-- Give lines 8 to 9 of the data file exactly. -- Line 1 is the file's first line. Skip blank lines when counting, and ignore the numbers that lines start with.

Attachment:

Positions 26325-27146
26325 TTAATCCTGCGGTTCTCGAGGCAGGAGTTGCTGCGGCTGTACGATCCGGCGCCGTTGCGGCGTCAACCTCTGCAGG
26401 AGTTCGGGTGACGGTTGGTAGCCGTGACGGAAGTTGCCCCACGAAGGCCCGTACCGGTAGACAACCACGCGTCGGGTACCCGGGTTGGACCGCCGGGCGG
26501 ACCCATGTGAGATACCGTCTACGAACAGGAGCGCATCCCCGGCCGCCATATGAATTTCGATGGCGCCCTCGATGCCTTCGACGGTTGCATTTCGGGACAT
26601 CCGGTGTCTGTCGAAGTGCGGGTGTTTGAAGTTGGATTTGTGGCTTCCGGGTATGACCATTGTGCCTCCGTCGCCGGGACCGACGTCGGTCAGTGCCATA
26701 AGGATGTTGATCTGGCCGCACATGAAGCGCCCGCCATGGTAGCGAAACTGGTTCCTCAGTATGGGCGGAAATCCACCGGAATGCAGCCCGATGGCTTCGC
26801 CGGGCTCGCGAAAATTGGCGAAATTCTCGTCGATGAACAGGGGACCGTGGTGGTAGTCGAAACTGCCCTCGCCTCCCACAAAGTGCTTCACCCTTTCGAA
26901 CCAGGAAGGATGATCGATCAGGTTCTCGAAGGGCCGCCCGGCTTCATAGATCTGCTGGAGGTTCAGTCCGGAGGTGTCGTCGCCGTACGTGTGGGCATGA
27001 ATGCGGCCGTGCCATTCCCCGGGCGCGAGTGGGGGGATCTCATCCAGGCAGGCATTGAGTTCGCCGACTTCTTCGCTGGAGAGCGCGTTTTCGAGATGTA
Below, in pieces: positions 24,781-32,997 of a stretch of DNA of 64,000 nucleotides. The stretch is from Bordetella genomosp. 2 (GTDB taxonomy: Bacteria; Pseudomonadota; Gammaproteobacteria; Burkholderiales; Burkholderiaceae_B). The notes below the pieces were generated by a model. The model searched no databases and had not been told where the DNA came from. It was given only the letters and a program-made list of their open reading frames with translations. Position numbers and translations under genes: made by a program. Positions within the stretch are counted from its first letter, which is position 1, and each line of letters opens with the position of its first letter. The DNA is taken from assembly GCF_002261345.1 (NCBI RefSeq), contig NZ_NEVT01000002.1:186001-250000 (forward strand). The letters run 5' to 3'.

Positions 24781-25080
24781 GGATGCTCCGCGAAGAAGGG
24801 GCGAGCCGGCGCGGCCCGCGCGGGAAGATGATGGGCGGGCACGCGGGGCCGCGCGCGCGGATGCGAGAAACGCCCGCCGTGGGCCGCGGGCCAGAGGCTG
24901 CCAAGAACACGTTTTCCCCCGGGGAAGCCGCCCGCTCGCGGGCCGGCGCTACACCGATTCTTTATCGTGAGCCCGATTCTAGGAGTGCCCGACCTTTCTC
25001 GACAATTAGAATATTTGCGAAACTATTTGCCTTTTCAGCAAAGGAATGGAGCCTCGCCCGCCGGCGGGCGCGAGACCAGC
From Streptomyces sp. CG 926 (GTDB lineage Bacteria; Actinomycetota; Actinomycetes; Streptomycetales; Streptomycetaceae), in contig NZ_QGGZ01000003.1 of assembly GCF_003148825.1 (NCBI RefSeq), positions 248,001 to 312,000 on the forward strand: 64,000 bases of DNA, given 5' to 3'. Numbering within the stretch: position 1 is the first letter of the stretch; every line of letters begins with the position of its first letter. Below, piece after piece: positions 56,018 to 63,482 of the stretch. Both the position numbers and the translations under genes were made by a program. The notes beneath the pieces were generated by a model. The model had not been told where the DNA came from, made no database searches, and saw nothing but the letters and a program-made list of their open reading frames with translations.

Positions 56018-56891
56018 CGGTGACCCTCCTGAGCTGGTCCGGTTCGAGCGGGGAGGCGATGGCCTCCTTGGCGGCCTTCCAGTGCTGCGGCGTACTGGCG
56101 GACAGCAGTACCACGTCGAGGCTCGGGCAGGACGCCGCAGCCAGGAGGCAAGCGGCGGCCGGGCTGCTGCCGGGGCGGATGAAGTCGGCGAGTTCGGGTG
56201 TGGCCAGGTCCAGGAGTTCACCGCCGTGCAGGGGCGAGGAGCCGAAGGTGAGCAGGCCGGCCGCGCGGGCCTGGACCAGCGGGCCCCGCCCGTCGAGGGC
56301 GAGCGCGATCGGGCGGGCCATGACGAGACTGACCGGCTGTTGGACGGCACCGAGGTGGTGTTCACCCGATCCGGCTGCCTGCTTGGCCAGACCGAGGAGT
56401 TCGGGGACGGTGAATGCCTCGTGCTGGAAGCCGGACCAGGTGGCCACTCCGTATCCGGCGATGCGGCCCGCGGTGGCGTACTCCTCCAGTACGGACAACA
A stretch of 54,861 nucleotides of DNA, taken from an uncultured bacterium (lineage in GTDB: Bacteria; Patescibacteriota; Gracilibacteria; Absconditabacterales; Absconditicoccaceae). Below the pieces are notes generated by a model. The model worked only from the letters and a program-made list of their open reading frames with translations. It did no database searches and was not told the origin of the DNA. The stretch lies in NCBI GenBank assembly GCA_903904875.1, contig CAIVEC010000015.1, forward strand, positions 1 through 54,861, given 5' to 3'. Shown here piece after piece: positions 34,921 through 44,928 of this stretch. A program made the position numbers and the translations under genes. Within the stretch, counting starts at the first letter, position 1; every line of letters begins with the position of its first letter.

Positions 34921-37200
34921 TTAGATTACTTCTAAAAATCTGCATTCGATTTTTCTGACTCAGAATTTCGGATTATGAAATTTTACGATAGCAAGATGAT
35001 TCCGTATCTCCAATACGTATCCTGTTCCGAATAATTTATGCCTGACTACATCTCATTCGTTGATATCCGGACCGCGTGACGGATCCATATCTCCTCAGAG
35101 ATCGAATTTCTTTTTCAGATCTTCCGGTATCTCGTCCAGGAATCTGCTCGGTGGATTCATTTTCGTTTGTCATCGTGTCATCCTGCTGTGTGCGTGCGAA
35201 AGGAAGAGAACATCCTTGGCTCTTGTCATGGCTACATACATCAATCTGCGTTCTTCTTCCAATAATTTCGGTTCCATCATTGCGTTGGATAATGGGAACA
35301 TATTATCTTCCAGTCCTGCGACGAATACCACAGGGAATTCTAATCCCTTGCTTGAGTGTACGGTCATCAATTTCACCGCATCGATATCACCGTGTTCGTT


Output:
26901 CCAGGAAGGATGATCGATCAGGTTCTCGAAGGGCCGCCCGGCTTCATAGATCTGCTGGAGGTTCAGTCCGGAGGTGTCGTCGCCGTACGTGTGGGCATGA
27001 ATGCGGCCGTGCCATTCCCCGGGCGCGAGTGGGGGGATCTCATCCAGGCAGGCATTGAGTTCGCCGACTTCTTCGCTGGAGAGCGCGTTTTCGAGATGTA